E DINBURGH and the Heineken Cup; it's the kind of relationship people write novels about.
Sometimes passionate, other times tame; sometimes fired with fire and determination, other times more ice and resignation.
So perhaps we should not be surprised to look back and realise that it was the Heineken Cup that really sparked the current Edinburgh side to life. In October, they had been expected to be on the wrong end of a hammering by Munster, only they won, and when they were leading 7-3 at half-time the following week in Perpignan, it looked like there could be a repeat of the 2011-12 miracle, when they reached the semi-final.
But Edinburgh could not sustain it. Silly mistakes handed the French easy tries and a bonus point win that means the Scots are struggling to make it through to the knockout stage of the Heineken Cup. But all the same, says prop Alasdair Dickinson, there were enough positive points in their performance to show they have good reason to be optimistic about the return next weekend and with it an outside chance of a Heineken Cup quarter-final or, failing that, the consolation of a place in the Amlin Cup.
"It's still a live game for us," he said. "The first half we played really well, though it was a massively physical game. A couple of mistakes in the second half and with the quality Perpignan have, the game ran away from us, but it does show we can compete with the top teams in Europe. We certainly believe we can win this. It is going to be a tough game; Perpignan are class but you never know with French teams, sometimes they can be world beaters, other times they struggle away from home. We are a work in progress from the start of the season, but each week we are getting better. Sometimes it is hard to see but, looking back, every game we have played we have got better and now we have to maintain that.
"Alan [Solomons, the head coach], Omar [Mouneimne, the defence coach] and Stevie [Scott, the defence coach], are absolute fanatics about attention to detail and minimising your mistakes. That is the culture we are building, though I'm sure every team is trying to do the same thing. There is nothing lost yet, whether it is the faint possibility of qualifying in the Heineken Cup or going down into the Amlin. All the guys are champing at the bit, especially after not getting a game last week."
That decision to postpone the 1872 Cup second leg match against Glasgow when the Scotstoun pitch couldn't cope with the deluge that struck two hours before the game was due to start - "It was 50-50 when we arrived, but then the rain got even heavier," Dickinson said - means Solomons will not have any worries about resting players who will have had 16 days off after the Boxing Day defeat by Glasgow. Add Solomons' consistent selection policy - "If you play well, you will keep your place, if you don't there's a class player waiting to move in," said Dickinson - and you can pretty much name his team now, with the only doubts being over players such as Matt Scott, who is due back imminently from the broken hand he sustained against Japan.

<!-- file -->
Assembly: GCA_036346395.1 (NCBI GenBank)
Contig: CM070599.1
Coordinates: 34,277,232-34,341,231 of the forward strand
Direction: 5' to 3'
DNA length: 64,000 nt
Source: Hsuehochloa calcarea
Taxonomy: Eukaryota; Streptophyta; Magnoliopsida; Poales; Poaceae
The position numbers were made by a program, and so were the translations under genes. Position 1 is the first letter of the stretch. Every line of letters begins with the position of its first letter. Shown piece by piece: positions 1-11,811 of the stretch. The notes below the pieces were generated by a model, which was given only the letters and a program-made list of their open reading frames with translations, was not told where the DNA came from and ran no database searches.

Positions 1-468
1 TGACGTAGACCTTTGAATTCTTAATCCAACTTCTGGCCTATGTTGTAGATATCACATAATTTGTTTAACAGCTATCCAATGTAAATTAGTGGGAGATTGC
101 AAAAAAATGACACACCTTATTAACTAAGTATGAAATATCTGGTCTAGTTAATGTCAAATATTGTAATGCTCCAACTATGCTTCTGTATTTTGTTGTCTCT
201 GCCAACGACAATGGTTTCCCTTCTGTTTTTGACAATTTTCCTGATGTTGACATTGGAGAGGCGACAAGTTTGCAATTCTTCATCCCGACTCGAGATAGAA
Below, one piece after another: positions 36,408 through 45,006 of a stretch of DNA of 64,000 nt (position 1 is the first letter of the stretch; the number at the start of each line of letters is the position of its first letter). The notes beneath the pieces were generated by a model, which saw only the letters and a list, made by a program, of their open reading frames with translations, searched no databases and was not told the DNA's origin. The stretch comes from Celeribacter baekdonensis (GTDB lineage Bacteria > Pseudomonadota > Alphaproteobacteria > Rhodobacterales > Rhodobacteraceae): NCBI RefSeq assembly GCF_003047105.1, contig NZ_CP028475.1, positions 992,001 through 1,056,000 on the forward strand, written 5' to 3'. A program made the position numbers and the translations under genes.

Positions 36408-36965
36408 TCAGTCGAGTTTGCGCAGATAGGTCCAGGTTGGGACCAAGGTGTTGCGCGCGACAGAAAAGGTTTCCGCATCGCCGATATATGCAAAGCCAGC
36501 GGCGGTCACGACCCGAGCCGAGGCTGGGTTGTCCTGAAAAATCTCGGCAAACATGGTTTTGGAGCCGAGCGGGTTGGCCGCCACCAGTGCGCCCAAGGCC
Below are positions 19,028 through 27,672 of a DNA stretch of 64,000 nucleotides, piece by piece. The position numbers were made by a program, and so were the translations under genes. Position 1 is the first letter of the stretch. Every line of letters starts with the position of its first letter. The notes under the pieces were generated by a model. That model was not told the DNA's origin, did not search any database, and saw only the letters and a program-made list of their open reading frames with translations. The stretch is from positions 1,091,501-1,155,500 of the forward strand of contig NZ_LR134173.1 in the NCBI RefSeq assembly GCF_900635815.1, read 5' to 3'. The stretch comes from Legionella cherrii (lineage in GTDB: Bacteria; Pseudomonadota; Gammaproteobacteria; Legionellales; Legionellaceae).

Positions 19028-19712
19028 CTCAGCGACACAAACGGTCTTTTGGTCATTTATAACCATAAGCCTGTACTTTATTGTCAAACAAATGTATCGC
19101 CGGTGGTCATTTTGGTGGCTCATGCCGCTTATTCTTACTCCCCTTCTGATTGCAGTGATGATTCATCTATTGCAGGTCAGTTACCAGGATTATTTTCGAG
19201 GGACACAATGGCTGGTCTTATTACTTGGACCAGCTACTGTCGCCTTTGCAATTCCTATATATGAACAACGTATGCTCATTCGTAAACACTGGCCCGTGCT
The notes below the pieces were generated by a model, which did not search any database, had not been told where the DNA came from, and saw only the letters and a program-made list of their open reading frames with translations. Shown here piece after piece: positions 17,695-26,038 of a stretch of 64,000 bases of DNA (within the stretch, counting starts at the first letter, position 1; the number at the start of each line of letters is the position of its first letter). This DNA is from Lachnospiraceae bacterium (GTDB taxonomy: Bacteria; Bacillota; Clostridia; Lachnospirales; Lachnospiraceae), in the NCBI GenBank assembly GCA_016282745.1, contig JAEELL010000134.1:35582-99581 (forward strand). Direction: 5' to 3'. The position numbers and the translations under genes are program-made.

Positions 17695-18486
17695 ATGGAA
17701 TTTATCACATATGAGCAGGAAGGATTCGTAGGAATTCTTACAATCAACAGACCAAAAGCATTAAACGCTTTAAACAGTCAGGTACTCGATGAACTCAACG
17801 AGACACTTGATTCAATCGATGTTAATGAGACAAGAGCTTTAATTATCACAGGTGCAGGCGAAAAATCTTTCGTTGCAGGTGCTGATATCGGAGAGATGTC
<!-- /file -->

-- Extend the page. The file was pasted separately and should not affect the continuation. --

As a result, even before a selection meeting has been held, Dickinson, who started ahead of Ryan Grant when Scotland played South Africa and came off the bench in the other two November games, is a near-certainty for Saturday's European clash. After taking a bit of a gamble coming back to Edinburgh where his career began decade ago, he has started all but four of the club's 15 games this season, on top of winning caps in all six of Scotland's matches in the summer and autumn.
"The last couple of years have been tough with injuries, so it has been good to get a run of games," he said. "I have managed to put some decent performances together. It's a squad thing, we are getting better, getting used to playing together and getting used to the coaching staff. I always play better when I play every week, so it has been a huge advantage, though there is always room for improvement."
With the faith being shown in him by the coaches, the revived morale in the Edinburgh camp, the feeling that they are slowly but surely climbing back up the ranks of Celtic and European rugby and the general contentment of settling back into Edinburgh life, it was no surprise that Dickinson jumped at the offer of a new contract when it was offered last week, signing on for another two years.
"I wasn't there last season, but could see from the outside that morale was low. It is hard when you have lost a few games as I found out at Sale when we were 12 points adrift at the bottom of the league at one point. Fresh faces this season, players and coaches have brought the morale up. Everything is looking positive, though we still have massive improvements to make. It is just a case of hard work, there is no magic pill," he said.
If they need an extra morale boost, they have only to look to the west and see the plight of Glasgow who travel to Exeter with both sides knowing that only a miracle can keep them involved in any form of European competition — the kind of match for which the term "dead rubber" was invented.